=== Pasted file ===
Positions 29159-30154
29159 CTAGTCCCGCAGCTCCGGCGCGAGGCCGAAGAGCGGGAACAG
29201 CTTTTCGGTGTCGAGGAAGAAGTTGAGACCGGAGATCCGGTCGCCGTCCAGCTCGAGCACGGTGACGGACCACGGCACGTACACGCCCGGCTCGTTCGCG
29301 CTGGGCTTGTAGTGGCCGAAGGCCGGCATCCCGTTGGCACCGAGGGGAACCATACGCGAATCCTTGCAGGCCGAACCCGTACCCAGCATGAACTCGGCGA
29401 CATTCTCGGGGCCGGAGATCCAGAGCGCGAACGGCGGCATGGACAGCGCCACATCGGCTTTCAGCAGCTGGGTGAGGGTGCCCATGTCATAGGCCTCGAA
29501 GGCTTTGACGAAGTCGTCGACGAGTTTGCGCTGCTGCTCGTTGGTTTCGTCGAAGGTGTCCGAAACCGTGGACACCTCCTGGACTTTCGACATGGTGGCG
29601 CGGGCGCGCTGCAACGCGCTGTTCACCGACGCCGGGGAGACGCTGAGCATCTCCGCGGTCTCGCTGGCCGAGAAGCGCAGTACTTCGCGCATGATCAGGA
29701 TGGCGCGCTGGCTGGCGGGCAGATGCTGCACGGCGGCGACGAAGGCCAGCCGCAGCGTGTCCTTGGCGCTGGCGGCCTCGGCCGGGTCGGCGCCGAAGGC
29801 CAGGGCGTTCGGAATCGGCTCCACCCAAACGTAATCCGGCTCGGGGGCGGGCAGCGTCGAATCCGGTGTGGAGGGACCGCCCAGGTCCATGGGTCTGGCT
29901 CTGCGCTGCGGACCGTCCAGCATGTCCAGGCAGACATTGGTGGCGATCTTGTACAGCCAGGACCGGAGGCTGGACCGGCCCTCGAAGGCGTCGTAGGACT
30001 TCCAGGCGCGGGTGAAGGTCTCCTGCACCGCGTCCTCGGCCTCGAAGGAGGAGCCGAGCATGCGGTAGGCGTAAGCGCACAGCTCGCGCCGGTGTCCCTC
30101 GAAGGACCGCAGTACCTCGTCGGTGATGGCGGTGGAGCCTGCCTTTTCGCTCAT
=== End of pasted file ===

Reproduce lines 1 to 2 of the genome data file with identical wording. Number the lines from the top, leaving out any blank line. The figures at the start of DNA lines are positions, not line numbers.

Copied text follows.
Positions 29159-30154
29159 CTAGTCCCGCAGCTCCGGCGCGAGGCCGAAGAGCGGGAACAG